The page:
Root canal therapy fits under the special dentistry area known as endodontics. Endodontics literally means dentistry within the tooth itself. The procedure treats disorders of the pulp (the soft tissue inside the crown and roots made up of blood vessels, nerves and lymph vessels that help keep your tooth nourished). Endodontic treatment restores your tooth to a comfortable state by removing the damaged tissue and replacing it with a substance that will help preserve the function of the tooth.
There are many reasons that a root canal may be needed but the most common cause is the carious process (the uncontrolled process of tooth decay). When tooth decay begins, it penetrates the outer layer of enamel and creates a cavity. If that process is not stopped, the decay will continue toward the nerve of the tooth. Other causes include a fracture that exposes the pulp, traumatic injury such as a blow to a tooth, a cracked or loose filling or repeated fillings in a tooth and occasionally from periodontal (gum) disease. Regardless of the initial cause, the tooth pulp becomes irritated and an abscess (infection) can occur. Bacteria grow within the tooth pulp, causing pressure and pain. Eventually the pulp dies, causing the bone around the tooth to be destroyed.
All dentists receive training in endodontic therapy, however, you may be referred to an endodontist, a specialist who limits his/her practice to root canal procedures. The sooner you get treatment the better; your risk of losing the damaged tooth is decreased, your pain can be relieved, and your dentist may prevent infection from spreading further.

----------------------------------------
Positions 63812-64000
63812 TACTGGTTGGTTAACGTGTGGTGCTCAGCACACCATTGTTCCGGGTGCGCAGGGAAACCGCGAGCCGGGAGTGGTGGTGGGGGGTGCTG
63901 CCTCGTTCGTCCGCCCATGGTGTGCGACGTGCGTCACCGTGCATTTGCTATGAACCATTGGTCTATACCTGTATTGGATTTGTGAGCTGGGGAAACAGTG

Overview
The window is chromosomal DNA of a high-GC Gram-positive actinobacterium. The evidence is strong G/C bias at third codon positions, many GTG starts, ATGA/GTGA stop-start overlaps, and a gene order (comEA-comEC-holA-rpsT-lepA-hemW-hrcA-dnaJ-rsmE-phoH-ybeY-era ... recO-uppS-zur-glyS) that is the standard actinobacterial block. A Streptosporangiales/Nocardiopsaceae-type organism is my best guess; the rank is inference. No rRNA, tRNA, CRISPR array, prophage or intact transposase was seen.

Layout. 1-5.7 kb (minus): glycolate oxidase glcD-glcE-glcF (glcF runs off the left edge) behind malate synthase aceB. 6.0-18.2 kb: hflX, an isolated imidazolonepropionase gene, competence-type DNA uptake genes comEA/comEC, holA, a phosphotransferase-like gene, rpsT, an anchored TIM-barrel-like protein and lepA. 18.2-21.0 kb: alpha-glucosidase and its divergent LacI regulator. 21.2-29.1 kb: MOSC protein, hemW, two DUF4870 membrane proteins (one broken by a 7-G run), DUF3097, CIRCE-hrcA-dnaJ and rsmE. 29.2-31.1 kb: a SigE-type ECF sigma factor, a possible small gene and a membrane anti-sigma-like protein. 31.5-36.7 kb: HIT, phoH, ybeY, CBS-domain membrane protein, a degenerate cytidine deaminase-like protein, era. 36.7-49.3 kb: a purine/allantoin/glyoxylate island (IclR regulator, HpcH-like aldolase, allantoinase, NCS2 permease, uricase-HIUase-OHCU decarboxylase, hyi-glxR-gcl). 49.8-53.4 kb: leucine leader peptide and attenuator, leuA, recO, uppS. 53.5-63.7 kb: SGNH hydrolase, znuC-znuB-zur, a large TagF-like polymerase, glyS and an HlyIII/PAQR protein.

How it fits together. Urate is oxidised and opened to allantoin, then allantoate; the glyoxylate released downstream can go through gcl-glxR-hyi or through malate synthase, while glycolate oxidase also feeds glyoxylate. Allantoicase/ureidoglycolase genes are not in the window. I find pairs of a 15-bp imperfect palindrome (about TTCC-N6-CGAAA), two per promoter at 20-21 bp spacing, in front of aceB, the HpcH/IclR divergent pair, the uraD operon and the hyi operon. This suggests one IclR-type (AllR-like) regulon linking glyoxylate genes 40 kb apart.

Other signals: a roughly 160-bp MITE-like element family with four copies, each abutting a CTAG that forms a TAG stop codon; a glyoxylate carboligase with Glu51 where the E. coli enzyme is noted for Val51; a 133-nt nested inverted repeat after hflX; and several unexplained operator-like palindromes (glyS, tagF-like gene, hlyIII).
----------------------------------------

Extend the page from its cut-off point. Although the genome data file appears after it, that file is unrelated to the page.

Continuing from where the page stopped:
If you learn how healthy teeth can become damaged, you will understand why root canal therapy may be the best treatment to restore your mouth to a healthy state.
Once it has been determined (with x-rays and clinical examination) that root canal treatment is necessary, you will be scheduled for one or more appointments. Your visits may last one to two hours, and you will receive local anesthesia. A rubber dam (a protective sheet of rubber that covers your mouth) may be used to isolate your tooth and prevent bacteria from entering it. The goal of the root canal therapy is to improve the health of your damaged tooth by removing the damaged pulp and bacteria from your root canals through a small opening in the crown. Then the canals are sealed with special materials to prevent bacteria from reaching your bone. Your dentist then restores the outside of your tooth so it will function properly and have a healthy appearance. After root canal therapy, outer ligaments of the roots continue to be nourished by your surrounding gums and bone.
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